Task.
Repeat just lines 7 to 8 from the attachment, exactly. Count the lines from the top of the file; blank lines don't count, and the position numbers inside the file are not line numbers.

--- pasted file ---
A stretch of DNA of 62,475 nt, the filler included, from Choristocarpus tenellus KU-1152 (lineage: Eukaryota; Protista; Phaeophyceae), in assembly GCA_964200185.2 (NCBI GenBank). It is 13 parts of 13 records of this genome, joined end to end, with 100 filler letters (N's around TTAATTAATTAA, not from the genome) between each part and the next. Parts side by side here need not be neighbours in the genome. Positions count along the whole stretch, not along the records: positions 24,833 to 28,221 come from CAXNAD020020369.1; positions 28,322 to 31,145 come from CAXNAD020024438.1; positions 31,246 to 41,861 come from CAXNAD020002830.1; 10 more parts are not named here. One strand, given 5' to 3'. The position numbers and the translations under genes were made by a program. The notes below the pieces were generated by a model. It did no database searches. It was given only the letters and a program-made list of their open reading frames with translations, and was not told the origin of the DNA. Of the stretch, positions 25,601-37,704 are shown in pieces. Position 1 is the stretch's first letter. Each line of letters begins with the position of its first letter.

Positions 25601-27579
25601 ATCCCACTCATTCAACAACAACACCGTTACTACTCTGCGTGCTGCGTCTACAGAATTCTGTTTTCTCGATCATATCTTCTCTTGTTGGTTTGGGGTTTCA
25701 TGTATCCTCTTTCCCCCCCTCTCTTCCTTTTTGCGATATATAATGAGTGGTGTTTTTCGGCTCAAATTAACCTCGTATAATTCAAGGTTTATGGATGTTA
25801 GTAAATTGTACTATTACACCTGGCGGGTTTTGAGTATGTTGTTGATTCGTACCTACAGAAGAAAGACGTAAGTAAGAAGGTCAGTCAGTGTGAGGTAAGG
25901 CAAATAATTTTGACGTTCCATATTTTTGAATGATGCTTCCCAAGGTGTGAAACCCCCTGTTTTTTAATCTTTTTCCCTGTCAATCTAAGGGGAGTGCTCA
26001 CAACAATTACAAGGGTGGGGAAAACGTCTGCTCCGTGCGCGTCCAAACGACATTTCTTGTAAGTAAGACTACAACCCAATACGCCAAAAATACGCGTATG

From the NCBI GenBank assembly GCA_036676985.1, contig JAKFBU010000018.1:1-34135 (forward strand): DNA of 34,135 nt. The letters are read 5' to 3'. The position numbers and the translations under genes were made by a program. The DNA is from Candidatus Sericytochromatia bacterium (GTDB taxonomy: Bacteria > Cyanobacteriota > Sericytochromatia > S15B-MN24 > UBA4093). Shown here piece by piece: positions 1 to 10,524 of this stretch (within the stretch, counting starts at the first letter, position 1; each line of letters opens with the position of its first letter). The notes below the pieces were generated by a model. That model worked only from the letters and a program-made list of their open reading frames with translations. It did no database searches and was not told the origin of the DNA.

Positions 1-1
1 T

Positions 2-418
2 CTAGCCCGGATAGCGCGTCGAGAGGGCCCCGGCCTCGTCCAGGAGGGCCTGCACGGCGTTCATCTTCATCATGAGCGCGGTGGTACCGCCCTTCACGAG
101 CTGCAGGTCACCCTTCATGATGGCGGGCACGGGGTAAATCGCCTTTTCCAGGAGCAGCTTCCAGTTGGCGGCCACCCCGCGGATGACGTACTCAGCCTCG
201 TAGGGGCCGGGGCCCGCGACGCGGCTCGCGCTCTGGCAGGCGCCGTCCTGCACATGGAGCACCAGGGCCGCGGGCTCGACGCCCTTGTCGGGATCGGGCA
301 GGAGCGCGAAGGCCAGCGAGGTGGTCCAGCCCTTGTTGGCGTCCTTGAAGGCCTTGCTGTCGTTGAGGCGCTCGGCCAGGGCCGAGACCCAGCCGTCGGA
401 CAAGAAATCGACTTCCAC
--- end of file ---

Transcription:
26001 CAACAATTACAAGGGTGGGGAAAACGTCTGCTCCGTGCGCGTCCAAACGACATTTCTTGTAAGTAAGACTACAACCCAATACGCCAAAAATACGCGTATG

From the NCBI GenBank assembly GCA_036676985.1, contig JAKFBU010000018.1:1-34135 (forward strand): DNA of 34,135 nt. The letters are read 5' to 3'. The position numbers and the translations under genes were made by a program. The DNA is from Candidatus Sericytochromatia bacterium (GTDB taxonomy: Bacteria > Cyanobacteriota > Sericytochromatia > S15B-MN24 > UBA4093). Shown here piece by piece: positions 1 to 10,524 of this stretch (within the stretch, counting starts at the first letter, position 1; each line of letters opens with the position of its first letter). The notes below the pieces were generated by a model. That model worked only from the letters and a program-made list of their open reading frames with translations. It did no database searches and was not told the origin of the DNA.